The fish that ties knots in its own body #Beekhaybee

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Moray eels have been filmed purposely tangling
themselves up. Bizarrely, it may be a way to get food

If you’re struggling to find food, you might try looking in a
new place or perhaps setting a trap. You probably
wouldn’t tie your body into a knot.
But that’s what one species of moray eel has been filmed
doing.
Shanta Barley of the University of Western Australia in
Perth and her colleagues were studying moray eels on the
Scott Reefs off the north-west coast of Australia.
They lowered two video cameras on a metal frame into the
water. The frame also carried a plastic mesh bag
containing 1kg of pilchards, to lure meat-eating fish.
A fimbriated moray eel approached the bag and tried to eat
the pilchards. After struggling with it for a little while, it
grabbed the bag with its teeth and tied its “tail” region into
a loose knot.
Next the eel pushed the knot along its body so that it
struck the bait bag. It did this repeatedly.
Barley says it was probably trying to dislodge the
pilchards with the force of the impacts, and that tying its
body into a knot allowed it to concentrate all its force on
one spot.
The findings have been published in the journal Marine
Biodiversity .
Several other species of moray eel have been observed to
tie themselves in knots, but for different reasons. In some
cases they may be trying to squash pieces of food that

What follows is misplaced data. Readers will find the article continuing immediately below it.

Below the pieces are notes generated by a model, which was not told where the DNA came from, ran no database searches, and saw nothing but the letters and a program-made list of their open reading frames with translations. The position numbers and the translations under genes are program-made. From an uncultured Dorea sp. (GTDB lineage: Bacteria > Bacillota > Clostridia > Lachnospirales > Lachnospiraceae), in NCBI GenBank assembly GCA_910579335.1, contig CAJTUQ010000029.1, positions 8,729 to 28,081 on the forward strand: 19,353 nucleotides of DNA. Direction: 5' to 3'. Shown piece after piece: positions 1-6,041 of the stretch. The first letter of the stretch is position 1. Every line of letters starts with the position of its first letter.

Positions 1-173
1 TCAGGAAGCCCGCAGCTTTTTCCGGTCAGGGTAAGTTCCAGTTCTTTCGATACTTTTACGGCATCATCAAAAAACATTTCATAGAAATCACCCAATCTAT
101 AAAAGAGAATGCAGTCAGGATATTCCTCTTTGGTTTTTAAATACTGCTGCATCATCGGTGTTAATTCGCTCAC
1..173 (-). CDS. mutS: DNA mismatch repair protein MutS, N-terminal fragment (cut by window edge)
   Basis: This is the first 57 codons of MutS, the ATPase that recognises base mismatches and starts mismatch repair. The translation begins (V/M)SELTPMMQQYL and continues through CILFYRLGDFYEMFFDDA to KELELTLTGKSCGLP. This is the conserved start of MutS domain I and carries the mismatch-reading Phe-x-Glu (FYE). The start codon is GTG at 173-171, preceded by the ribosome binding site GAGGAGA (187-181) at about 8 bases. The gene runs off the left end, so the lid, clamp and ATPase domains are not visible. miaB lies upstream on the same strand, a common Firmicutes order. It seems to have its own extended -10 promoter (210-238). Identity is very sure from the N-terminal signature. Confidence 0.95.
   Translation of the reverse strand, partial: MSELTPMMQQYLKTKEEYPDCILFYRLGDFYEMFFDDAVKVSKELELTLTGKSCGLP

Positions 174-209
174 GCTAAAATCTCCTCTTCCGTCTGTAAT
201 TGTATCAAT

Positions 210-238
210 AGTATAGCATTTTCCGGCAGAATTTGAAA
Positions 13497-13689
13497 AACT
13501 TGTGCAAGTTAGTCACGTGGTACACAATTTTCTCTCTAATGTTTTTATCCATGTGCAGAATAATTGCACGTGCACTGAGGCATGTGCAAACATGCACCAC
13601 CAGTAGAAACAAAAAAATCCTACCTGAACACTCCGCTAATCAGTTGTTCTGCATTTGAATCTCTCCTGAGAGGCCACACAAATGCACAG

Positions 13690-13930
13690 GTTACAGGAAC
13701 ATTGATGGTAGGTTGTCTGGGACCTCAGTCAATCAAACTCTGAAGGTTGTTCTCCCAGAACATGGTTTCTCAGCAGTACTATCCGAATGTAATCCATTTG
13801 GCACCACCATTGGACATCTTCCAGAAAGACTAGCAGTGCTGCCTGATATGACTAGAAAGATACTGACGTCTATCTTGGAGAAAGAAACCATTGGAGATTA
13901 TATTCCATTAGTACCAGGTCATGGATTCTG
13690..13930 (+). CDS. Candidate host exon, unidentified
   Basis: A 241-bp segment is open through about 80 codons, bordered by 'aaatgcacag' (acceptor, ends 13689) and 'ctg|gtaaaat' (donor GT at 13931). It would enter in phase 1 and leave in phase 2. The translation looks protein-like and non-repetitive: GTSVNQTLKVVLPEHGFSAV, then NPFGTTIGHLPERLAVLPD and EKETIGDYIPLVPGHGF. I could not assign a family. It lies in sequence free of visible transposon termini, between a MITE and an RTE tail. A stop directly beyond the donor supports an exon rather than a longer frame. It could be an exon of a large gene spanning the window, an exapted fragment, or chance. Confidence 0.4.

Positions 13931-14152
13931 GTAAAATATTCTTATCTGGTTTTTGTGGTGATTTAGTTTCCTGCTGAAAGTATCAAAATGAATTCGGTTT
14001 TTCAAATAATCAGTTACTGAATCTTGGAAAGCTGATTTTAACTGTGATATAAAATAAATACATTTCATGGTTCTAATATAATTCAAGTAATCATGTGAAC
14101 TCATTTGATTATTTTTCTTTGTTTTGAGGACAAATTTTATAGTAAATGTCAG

would otherwise be too large to swallow.
Barley’s team also saw a second species, a honeycomb
moray eel , take an unusual approach to the bag of food.
The moray grabbed the bag with its mouth, then used its
tail as a paddle to push water towards the bag. This
seems to have provided it with extra leverage, twisting its
body hard enough to rip the bag open.
Barley says behaviours like these may be common in long
thin fish, such as eels and hagfish.
These fish are much more flexible than other species,
which makes it easier for them to perform contortions.
“Our observations suggest that having an eel-like body
shape opens the door to unusual and useful feeding
techniques unavailable to conventionally-shaped fish,”
says Barley.
These tricks may mean the morays can have a bigger
impact on their ecosystems than a predator of their size
would normally manage.
That’s because they can eat prey that are larger than their
mouths, which most fish can’t. In other species, “you can
largely predict the size of the prey based on the size of the
fish’s mouth,” says Barley. “Morays appear to have
cunningly circumvented this annoying biological rule of
thumb.”
Top predators like sharks have a powerful effect on the
ecosystems they live in. Often they allow a greater range
of species to flourish, by keeping the populations of
medium-sized species in check.
It could be that the morays are playing a similarly crucial
role. “If morays are using all of these fancy tricks to eat
lots of large prey, they could be having a really key impact
on coral reef food webs, and therefore ultimately the
health of the reef itself,” says Barley.

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